The cold weather brings with it a set of perennial wardrobe essentials—puffy jackets, thermal bottoms, snow boots...and the scarf. But this year it has received a fresh spin, thanks to the work of several artistic labels. From bold designs and prints to thoughtful details, these neck accessories stand to make the chilly season a bit more liberating amid the layers.
Forget Me Not:
Although she’s schooled in fine arts, illustrator Corinne Brun
is no fashion world neophyte: Longchamp, Karl Lagerfeld and Vogue
have all commissioned drawings from her. But recently, Brun took the leap into physical production with Forget Me Not, a label she’s now developing part-time. Since launching her first collection last spring, Brun has put her background to stylish use with color-saturated accessories that are as whimsical and surreal as they are elegant. Every season she introduces a new collection of digitally printed silk scarves—manufactured in Como, Italy—informed by motifs that range from snowy owls
We Are Owls:
Donning a cashmere wrap is a great way to stay warm, yet the posh fabric is rarely considered a symbol of cool. We Are Owls aims to change that with its 100% cashmere collection. The label, launched by cousins Ling and Emily Cheng, along with their friend Connie Lui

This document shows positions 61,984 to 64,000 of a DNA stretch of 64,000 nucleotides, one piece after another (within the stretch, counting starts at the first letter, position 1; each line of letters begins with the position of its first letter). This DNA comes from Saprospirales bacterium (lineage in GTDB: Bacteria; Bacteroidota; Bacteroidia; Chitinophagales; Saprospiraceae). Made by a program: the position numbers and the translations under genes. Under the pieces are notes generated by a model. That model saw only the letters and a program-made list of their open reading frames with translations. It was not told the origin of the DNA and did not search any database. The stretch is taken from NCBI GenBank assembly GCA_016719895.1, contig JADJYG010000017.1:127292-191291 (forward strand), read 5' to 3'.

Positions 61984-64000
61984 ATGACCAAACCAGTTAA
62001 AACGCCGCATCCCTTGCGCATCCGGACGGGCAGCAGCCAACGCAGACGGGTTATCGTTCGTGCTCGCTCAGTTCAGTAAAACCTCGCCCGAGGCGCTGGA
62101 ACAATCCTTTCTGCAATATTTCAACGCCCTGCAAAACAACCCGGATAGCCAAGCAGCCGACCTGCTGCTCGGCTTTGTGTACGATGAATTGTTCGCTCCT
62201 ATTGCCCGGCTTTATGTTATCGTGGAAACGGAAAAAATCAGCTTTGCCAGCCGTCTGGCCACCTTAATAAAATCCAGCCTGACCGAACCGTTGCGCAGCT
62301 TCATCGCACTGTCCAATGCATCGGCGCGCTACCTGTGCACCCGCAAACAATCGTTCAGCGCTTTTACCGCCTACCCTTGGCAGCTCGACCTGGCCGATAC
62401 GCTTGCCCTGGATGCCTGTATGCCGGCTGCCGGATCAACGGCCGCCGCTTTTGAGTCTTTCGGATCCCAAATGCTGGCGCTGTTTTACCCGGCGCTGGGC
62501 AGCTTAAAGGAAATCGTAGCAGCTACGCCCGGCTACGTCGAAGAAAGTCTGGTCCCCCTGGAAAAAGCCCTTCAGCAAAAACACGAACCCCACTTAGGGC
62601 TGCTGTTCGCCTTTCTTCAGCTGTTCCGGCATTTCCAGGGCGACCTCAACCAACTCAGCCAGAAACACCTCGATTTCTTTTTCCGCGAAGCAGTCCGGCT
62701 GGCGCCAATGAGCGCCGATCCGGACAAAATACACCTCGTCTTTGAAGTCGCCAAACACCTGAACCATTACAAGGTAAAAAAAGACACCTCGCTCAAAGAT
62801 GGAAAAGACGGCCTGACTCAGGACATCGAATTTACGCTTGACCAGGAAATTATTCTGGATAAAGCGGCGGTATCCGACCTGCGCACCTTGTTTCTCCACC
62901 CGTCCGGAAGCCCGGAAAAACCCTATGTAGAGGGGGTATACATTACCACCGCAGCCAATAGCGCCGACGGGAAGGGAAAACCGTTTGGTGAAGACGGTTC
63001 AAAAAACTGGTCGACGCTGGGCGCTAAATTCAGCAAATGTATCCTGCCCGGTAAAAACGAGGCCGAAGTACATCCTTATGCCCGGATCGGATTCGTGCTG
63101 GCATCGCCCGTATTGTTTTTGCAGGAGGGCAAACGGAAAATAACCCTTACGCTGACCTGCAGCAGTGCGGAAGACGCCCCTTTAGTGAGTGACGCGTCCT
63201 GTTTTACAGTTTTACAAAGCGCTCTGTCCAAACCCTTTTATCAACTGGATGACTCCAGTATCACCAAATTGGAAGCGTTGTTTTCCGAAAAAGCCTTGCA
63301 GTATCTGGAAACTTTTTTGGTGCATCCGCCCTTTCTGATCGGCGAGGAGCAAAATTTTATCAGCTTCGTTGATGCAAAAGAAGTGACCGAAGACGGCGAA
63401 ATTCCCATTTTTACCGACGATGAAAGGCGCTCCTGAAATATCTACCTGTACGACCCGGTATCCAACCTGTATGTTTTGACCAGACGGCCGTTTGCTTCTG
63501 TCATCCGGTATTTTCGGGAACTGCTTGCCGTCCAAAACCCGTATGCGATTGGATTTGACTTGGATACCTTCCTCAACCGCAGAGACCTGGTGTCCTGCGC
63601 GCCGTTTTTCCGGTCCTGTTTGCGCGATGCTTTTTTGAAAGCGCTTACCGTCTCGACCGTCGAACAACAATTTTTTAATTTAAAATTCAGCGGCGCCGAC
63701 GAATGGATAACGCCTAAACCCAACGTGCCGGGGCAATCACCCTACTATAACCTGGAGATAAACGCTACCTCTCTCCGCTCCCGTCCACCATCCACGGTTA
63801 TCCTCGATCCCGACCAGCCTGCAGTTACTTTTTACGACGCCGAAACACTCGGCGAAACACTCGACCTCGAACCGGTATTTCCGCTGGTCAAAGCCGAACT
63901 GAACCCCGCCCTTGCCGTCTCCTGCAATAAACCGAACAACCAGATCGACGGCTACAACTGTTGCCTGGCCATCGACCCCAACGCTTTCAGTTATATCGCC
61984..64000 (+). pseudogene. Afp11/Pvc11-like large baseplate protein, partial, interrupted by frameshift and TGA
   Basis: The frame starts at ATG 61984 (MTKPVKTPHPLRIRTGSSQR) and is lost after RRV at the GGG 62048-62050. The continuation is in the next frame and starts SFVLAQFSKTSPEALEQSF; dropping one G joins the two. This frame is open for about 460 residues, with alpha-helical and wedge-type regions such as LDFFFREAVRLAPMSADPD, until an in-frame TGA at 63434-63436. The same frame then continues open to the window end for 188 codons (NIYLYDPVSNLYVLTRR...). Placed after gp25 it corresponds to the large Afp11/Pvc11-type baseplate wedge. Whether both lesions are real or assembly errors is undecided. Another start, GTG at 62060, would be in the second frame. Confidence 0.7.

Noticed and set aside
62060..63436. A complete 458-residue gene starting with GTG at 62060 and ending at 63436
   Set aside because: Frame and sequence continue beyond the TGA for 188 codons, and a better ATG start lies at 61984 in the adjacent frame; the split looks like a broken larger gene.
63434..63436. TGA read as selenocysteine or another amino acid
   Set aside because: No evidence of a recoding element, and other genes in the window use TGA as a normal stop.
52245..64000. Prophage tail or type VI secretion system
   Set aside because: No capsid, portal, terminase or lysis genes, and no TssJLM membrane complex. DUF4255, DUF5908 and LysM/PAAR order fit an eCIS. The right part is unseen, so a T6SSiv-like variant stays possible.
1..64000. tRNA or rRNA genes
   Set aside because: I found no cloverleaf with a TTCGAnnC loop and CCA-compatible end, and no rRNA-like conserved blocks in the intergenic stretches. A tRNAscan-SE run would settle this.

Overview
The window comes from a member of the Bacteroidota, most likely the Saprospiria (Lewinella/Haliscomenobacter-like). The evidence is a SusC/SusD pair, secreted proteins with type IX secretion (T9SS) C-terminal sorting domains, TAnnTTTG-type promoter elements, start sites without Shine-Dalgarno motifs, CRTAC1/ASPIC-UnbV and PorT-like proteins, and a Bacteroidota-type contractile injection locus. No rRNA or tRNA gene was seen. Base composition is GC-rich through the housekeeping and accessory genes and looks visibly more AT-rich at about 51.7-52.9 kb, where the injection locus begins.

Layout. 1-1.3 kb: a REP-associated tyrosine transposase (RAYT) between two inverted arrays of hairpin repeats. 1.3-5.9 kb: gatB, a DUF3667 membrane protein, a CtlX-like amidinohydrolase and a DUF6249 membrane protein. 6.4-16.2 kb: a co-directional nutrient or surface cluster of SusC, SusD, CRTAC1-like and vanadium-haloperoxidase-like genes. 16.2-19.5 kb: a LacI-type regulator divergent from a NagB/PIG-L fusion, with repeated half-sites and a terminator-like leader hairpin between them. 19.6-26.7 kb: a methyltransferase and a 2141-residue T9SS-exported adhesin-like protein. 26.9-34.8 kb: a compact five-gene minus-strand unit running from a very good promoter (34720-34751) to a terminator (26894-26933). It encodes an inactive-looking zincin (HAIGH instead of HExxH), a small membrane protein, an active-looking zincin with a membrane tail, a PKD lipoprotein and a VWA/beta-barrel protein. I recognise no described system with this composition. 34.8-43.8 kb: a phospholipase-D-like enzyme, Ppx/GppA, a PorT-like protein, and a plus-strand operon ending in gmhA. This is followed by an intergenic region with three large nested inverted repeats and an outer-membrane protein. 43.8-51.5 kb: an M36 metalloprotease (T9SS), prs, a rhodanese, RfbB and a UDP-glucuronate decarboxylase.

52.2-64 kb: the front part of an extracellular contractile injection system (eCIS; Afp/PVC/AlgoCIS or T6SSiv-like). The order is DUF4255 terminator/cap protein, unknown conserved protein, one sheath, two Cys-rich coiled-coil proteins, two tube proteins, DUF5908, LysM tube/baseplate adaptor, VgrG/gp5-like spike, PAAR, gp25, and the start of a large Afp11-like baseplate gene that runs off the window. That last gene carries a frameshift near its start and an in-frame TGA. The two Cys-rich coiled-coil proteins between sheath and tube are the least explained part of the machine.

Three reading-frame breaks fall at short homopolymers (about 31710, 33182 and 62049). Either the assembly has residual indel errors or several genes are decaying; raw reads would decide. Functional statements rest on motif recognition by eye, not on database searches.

, differentiates itself from the standard soft and fuzzy neck warmers with prints that are psychedelic, graphic, and a little bit morbid (think Tim Burton, if he designed accessories). For this fall/winter season, We Are Owls put its spin on the circus
, with one of its scarves featuring skeletal trapeze artists and another displaying a poster for an imaginary show.
Its one-of-a-kind painted silk scarves are a strong draw, but the real reason newly launched label Cairo exceeded its Kickstarter goal
is because of what’s hidden from sight: magnetic closures. Textile designer Katie Wright-Buckley and artist Megan Pflug have fashioned a wrap that stays together while also staying flat. The silk-dyed scarves look good either flying solo or piled up (made all the easier by the fact that magnetic attraction keeps them from slipping off). The duo cite menswear tailoring and artists’ studios as their design inspiration, although Cairo’s streaky prints appear more closely tied to museum-caliber modern art than the unrefined space in which they were conceived.